by Randy Pomponio
Spring is finally here, and with it arrives new beginnings. Flowers and plants find new life, our avian friends fill the air, and the streams and creeks that run through our neighborhoods and parks are bubbling along. This spring also brings a new day for determining Clean Water Act protection for streams and wetlands, which had become confusing and complex following several Supreme Court rulings. After roughly a decade of confusion, the proposed Waters of the U.S. rule clarifies the jurisdictional status of seasonal and rain-dependent streams, wetlands, and isolated water bodies.
Under this clearer definition, the Clean Water Act will continue to protect our aquatic resources, including some of our most important waterways —headwater streams. Headwater streams comprise over half of the total stream miles in the mid-Atlantic states, and play a fundamental role in reducing flooding, providing wildlife habitat, recharging groundwater, filtering pollution, along with supporting hunting and fishing. Many of these benefits can be readily attributable to streams which only flow for part of the year. The vast majority of people in the mid-Atlantic rely, at least in part, on these types of streams for their drinking water supplies.
By clarifying the significance of these vital ecological functions – the proposed rule would provide for an estimated $388 million to $514 million annually of indirect benefits through the protection of aquatic resources, just like your neighborhood creek.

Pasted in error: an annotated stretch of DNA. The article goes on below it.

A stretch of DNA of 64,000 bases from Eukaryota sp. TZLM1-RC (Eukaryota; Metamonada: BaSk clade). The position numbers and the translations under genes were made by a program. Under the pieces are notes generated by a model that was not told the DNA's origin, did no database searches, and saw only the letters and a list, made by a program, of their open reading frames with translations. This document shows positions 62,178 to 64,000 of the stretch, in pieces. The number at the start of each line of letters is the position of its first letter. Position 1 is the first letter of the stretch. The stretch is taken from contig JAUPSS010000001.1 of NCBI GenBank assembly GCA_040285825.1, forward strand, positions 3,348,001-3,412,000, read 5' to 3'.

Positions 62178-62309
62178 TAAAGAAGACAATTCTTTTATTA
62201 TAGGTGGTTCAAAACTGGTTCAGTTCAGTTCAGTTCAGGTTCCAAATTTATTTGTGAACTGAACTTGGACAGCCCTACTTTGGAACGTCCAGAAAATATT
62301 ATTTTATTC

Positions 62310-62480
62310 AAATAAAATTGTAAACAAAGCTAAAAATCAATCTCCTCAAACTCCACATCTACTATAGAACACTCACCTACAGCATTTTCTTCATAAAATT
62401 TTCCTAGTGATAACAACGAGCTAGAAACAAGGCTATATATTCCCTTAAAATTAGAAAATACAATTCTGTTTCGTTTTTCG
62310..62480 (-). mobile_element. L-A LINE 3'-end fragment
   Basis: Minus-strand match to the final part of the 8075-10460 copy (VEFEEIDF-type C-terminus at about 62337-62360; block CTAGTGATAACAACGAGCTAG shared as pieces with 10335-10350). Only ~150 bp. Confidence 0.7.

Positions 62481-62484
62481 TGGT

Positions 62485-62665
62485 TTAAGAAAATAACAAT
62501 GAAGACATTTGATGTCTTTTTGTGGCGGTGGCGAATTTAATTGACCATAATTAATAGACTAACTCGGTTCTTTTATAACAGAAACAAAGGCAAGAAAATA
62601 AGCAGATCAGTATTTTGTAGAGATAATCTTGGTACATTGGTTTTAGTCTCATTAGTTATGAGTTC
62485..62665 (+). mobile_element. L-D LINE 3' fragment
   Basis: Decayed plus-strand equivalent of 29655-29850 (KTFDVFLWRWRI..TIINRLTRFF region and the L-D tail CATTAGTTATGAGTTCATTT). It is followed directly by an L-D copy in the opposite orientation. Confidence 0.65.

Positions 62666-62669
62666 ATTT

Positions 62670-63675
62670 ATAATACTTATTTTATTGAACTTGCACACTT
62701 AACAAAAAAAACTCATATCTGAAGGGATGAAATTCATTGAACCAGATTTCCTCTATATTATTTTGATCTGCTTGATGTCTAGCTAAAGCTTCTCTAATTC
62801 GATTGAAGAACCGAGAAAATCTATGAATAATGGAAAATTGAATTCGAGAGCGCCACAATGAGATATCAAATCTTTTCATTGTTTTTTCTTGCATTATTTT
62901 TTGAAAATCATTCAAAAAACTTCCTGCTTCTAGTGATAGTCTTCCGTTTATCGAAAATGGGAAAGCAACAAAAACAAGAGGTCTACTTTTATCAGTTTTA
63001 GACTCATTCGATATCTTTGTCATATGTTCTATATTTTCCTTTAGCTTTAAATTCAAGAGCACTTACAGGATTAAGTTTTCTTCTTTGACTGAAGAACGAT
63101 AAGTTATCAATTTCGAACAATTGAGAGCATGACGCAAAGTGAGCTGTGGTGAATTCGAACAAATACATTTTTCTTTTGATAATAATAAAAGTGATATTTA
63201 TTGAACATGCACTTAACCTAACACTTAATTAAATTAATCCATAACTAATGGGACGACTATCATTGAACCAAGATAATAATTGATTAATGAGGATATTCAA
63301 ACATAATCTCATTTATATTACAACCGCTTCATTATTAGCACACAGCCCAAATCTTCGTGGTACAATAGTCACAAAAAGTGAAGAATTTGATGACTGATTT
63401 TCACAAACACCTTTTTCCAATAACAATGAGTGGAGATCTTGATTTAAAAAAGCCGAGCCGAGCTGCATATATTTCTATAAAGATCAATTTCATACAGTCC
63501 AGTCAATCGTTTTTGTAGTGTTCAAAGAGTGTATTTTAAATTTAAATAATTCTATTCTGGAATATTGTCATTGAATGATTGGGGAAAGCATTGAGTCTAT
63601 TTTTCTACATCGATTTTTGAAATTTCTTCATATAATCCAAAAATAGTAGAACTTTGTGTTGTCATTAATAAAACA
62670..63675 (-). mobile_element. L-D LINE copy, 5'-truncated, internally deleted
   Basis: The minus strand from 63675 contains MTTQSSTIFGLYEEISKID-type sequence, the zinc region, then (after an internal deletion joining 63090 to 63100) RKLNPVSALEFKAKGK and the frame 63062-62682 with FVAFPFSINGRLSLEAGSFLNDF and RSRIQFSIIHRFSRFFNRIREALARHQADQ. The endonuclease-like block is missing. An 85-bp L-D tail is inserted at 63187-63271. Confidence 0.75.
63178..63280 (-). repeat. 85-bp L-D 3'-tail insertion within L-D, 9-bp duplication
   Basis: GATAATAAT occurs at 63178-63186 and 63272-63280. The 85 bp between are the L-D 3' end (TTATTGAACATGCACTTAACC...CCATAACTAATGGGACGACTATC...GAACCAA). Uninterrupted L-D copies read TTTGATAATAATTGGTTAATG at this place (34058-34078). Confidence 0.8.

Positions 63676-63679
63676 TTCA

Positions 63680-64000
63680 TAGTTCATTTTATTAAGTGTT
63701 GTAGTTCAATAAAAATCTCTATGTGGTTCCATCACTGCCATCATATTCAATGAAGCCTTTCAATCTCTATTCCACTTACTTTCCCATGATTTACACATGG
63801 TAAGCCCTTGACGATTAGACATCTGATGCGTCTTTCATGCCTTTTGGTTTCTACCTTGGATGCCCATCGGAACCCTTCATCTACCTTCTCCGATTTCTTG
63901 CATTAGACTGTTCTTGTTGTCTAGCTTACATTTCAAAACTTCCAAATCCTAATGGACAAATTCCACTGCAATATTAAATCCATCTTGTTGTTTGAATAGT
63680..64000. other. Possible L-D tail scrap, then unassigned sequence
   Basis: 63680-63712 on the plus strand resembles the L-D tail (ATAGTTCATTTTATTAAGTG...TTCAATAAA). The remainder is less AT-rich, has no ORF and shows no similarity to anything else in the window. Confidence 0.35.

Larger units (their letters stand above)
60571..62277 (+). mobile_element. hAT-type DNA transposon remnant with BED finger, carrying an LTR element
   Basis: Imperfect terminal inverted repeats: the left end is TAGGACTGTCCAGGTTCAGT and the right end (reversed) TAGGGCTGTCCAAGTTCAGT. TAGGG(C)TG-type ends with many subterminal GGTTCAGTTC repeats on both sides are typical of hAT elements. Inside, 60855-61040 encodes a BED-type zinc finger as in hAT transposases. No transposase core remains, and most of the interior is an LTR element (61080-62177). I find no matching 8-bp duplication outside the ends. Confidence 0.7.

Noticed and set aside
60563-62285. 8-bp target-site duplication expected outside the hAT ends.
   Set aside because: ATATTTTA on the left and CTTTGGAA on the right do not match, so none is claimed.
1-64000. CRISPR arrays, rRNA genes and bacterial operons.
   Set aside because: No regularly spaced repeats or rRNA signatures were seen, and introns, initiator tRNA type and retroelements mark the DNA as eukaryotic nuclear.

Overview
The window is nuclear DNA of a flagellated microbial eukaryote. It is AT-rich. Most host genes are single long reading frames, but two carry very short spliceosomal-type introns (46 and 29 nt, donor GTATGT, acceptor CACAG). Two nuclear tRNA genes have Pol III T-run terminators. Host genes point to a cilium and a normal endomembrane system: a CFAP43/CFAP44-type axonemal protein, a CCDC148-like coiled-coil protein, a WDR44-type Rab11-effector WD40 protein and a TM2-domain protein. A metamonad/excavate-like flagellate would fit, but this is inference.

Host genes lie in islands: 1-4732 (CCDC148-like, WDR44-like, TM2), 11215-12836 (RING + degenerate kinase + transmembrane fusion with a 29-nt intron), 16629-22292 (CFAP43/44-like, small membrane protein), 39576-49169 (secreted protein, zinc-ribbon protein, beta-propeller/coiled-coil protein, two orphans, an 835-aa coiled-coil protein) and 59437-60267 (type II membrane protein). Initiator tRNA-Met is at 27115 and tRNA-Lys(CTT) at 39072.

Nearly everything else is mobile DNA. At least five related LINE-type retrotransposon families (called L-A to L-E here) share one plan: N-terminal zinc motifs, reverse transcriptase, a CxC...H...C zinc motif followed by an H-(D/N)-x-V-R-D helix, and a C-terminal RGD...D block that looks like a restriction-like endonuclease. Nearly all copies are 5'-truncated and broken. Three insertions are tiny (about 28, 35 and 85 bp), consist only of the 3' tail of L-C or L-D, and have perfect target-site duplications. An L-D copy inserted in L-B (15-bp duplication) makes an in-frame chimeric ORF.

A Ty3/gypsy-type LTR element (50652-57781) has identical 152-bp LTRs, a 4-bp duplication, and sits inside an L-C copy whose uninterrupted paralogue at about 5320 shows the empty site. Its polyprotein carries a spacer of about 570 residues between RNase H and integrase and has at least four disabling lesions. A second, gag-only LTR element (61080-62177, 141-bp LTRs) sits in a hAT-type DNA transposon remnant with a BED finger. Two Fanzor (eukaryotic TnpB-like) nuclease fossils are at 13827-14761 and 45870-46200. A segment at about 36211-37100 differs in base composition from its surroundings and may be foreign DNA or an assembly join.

If you are out for a hike this spring, and you notice that you need to leap over a stream that was dry back in the fall; that’s the type of water that will continue to be protected with this proposed rule. Take a moment to consider the complexity of our aquatic resources, and how that seasonal creek contributes to the overall health of say, the mighty Delaware, Ohio, Potomac, and James River basins. Under our watch and in our care are precious and life-sustaining tributaries. This spring, we should celebrate their protection afforded by an illuminated Clean Water Act.
About the Author: Randy Pomponio is the Director of the EPA Region 3 Environmental Assessment & Innovation Division. He enjoys learning about our fascinating ecosystems and experiencing them through hiking, fishing, scuba diving, and best of all, sharing them with his children and grandchildren.